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NCAA seeks dismissal of civil suit filed by Paterno family and supporters

AP - A sign reading 'We won't forget' hangs from a tree at the site where former Penn State college football coach Joe Paterno's statue once stood in State College, Pa. on Monday. Monday marked the one-year anniversary of the date the statue was removed in the aftermath of the Jerry Sandusky child sex abuse scandal.
<div style='float:right;width:100%;' align='right'><em>AP</em></div>A sign reading 'We won't forget' hangs from a tree at the site where former Penn State college football coach Joe Paterno's statue once stood in State College, Pa. on Monday. Monday marked the one-year anniversary of the date the statue was removed in the aftermath of the Jerry Sandusky child sex abuse scandal.
Jasmine Goldband | Tribune-Review - Karen Peetz, President of BNY Mellon speaks during a Robert Morris University Bayer Center for Nonprofit management program titled, 'Strength in Governance: Real Life Examples from a Courageous Board Leader,' Downtown Tuesday, July 23, 2013.
<div style='float:right;width:100%;' align='right'><em>Jasmine Goldband  |  Tribune-Review</em></div>Karen Peetz, President of BNY Mellon speaks during a Robert Morris University Bayer Center for Nonprofit management program titled, 'Strength in Governance:  Real Life Examples from a Courageous Board Leader,' Downtown Tuesday, July 23, 2013.

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By Adam Smeltz
Tuesday, July 23, 2013, 6:00 p.m.
 

The NCAA asked the Centre County Common Pleas Court on Tuesday to throw out a lawsuit brought by relatives of late Penn State football coach Joe Paterno, arguing his family and other plaintiffs lack legal standing in the case.

Five university trustees, four faculty members and about a dozen others joined the Paternos in May to argue the NCAA broke its rules in imposing unprecedented sanctions against the school.

The school administration agreed last July to a consent decree affirming the punishment, which includes a $60 million fine, strict caps on football scholarships and the erasure of 111 football wins accumulated under Paterno, who died Jan. 22, 2012.

“Penn State leaders determined the consent decree was the best course for the university and its community to put the devastating Sandusky affair behind them,” NCAA Chief Legal Officer Donald Remy wrote in a prepared statement, referring to the Jerry Sandusky child sexual abuse scandal. “Those who continue to challenge Penn State's right to make that decision only prolong the pain and delay the recovery.”

The university itself is not a party in the Paterno litigation and did not comment on Tuesday evening. Boston attorney Paul V. Kelly, who represents the plaintiffs, said he expected the NCAA reaction and “will be filing a detailed response to these claims in the coming weeks.”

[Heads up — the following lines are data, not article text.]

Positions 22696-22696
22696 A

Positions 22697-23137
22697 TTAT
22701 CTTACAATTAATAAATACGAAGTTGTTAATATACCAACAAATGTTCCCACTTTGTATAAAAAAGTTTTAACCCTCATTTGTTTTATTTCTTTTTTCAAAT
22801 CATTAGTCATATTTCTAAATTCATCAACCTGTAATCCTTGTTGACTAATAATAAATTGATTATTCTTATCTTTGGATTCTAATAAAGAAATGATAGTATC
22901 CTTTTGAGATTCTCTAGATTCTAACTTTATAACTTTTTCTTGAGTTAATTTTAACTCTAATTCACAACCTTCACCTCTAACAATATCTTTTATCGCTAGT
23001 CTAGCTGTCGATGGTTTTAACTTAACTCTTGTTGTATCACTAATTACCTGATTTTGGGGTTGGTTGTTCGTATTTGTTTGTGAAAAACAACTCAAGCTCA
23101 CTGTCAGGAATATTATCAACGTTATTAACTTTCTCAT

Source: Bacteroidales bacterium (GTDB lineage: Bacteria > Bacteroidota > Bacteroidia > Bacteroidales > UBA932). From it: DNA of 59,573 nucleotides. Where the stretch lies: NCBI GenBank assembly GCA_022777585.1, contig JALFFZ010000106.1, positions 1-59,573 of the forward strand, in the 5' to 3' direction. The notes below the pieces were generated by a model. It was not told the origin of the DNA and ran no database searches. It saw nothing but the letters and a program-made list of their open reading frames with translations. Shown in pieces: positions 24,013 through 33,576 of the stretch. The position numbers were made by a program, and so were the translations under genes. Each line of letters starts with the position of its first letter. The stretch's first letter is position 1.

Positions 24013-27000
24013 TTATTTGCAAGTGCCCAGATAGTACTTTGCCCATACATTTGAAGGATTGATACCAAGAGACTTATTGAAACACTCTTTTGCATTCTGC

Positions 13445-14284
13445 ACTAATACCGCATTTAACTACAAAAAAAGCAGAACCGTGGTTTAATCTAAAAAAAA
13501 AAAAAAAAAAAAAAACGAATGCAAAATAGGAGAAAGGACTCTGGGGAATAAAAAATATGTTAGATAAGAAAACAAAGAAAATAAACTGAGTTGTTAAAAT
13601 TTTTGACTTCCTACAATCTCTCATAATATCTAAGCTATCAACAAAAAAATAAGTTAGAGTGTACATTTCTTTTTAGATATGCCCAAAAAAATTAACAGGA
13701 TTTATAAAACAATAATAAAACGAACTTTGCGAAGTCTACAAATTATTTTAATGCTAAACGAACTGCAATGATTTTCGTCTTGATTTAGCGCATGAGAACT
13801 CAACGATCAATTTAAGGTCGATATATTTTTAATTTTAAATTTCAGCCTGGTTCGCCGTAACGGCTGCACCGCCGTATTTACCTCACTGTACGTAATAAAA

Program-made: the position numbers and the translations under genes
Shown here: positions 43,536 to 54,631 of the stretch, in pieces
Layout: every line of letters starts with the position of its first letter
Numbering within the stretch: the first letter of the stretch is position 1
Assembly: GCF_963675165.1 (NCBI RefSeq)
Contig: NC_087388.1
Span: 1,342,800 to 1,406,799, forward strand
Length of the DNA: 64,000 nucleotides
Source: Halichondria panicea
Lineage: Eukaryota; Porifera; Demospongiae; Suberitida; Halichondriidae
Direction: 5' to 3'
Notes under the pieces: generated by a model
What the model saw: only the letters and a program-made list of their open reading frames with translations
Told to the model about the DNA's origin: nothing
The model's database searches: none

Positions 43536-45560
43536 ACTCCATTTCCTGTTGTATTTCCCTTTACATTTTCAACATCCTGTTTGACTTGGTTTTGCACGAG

Among its arguments, the NCAA said the Paternos and other plaintiffs do not have legal standing because they were not sanctioned. Further, the NCAA noted the plaintiffs are worried largely about an investigation by former FBI Director Louis Freeh, whose study identified deep cultural problems and leadership failures to stop Sandusky's years-long abuse of boys.

Freeh outlined his findings in a report ordered by the school trustees, a document that became a foundation for the NCAA sanctions. But “the NCAA did not commission the Freeh report nor had any role in it,” Remy wrote.

Independent observers said the objections appear somewhat similar to the NCAA's defense in an earlier lawsuit brought by Gov. Tom Corbett, who sought separately to overturn the sanctions. U.S. Middle District Judge Yvette Kane dismissed that suit on June 6.

“I can't predict what the court is going to do, but the NCAA has had a very strong track record in fending off such suits,” said Michael Buckner, a Pompano Beach, Fla., attorney who specializes in NCAA matters.

He said the question of the plaintiffs' legal standing will be a linchpin, with the Paternos facing a high hurdle.

“As Penn State declines to participate in any legal proceedings, it's going to be very hard for any parties to get any kind of legal traction,” Buckner said. “The NCAA does have the upper hand legally.”

Earlier Tuesday, newly elected Penn State trustees Edward “Ted” B. Brown III, Barbara L. Doran and William F. Oldsey said in a prepared statement that they support the action against the NCAA. They argued acceptance of the sanctions “would not be in the long-term interest of this great university and the broader Penn State community.”

The trio joined the 32-member university board on July 1.

“We want to show we represent a lot of people concerned with how this thing is handled,” said Brown, a State College businessman. He declined to speculate about whether he would join the pending suit as a listed plaintiff.

More than 300 former athletes and coaches at the school announced their support in June for the lawsuit.

Trustee Karen B. Peetz, a former board chairwoman, said late Tuesday she had not seen the NCAA's response and declined to comment. In an earlier presentation at the Bayer Center for Nonprofit Management, Downtown, she said the school had to take a responsible stand and reform its culture.

“Once I became board chair (in January 2012), I became hellbent on accepting responsibility,” said Peetz, who was board chairwoman when Penn State accepted the NCAA sanctions.

Sandusky, 69, a former assistant football coach at Penn State, is serving a 30- to 60-year sentence for abusing 10 boys over 15 years, often on school property. Three former administrators are fighting criminal charges that they helped cover up his abuse. A Centre County jury convicted Sandusky in June 2012.

Adam Smeltz is a staff writer for Trib Total Media. He can be reached at 412-380-5676 or asmeltz@tribweb.com.

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